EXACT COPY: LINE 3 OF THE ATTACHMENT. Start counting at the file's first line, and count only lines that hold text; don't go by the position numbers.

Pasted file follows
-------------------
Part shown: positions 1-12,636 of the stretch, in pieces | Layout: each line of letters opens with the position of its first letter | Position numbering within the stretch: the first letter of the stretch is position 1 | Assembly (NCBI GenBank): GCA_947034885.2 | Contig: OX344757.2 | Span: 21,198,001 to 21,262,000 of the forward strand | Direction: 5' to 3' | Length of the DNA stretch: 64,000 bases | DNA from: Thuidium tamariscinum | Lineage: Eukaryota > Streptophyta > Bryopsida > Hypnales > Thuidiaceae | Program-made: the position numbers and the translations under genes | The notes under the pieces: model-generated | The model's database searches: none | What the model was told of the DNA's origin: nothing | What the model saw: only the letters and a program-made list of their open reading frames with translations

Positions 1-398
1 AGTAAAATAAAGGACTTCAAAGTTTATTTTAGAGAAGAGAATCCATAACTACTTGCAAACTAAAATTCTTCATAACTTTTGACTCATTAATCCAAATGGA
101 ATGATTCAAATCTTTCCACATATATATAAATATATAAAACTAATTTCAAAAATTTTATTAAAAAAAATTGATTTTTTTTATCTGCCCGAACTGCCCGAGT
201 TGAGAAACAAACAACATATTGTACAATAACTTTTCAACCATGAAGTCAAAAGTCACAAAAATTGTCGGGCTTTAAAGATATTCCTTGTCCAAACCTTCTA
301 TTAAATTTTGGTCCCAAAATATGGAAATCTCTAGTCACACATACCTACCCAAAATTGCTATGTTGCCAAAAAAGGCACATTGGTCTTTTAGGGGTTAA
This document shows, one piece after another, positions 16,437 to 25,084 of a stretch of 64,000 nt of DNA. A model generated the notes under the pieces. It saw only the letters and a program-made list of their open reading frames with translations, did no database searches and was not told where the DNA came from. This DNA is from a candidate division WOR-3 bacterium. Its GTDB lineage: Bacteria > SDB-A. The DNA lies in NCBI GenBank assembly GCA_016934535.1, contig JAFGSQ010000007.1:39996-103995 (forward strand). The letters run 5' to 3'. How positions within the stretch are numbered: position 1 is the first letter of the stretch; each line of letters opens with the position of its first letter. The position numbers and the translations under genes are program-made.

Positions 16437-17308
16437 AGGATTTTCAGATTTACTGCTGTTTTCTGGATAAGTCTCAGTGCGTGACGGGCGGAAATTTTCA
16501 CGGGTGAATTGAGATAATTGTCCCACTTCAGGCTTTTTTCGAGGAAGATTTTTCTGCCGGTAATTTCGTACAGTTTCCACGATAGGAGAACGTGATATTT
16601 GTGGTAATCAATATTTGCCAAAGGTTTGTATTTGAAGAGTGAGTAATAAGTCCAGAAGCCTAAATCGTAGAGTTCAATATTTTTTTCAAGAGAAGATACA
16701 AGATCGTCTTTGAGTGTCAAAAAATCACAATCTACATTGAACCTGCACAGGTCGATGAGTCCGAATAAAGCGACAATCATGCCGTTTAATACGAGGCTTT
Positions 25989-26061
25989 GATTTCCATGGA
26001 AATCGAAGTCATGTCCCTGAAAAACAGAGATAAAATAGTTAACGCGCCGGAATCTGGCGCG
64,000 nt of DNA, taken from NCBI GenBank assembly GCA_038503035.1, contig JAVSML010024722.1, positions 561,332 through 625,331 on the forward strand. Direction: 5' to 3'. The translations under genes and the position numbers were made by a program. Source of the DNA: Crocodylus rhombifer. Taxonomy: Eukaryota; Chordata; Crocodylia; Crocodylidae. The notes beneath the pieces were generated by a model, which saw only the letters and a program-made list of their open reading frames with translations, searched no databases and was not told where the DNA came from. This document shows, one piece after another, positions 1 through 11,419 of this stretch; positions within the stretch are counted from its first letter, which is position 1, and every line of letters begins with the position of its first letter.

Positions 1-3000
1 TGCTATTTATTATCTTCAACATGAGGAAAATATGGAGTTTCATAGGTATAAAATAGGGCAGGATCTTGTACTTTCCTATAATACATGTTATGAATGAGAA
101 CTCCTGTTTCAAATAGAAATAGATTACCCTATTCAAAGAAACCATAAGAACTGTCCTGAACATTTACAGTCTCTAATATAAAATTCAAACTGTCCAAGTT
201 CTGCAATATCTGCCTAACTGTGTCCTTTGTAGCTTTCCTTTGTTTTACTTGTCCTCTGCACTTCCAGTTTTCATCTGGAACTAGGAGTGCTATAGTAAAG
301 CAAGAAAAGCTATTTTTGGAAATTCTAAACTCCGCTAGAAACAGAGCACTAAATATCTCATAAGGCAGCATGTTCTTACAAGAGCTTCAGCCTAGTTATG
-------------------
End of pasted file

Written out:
1 AGTAAAATAAAGGACTTCAAAGTTTATTTTAGAGAAGAGAATCCATAACTACTTGCAAACTAAAATTCTTCATAACTTTTGACTCATTAATCCAAATGGA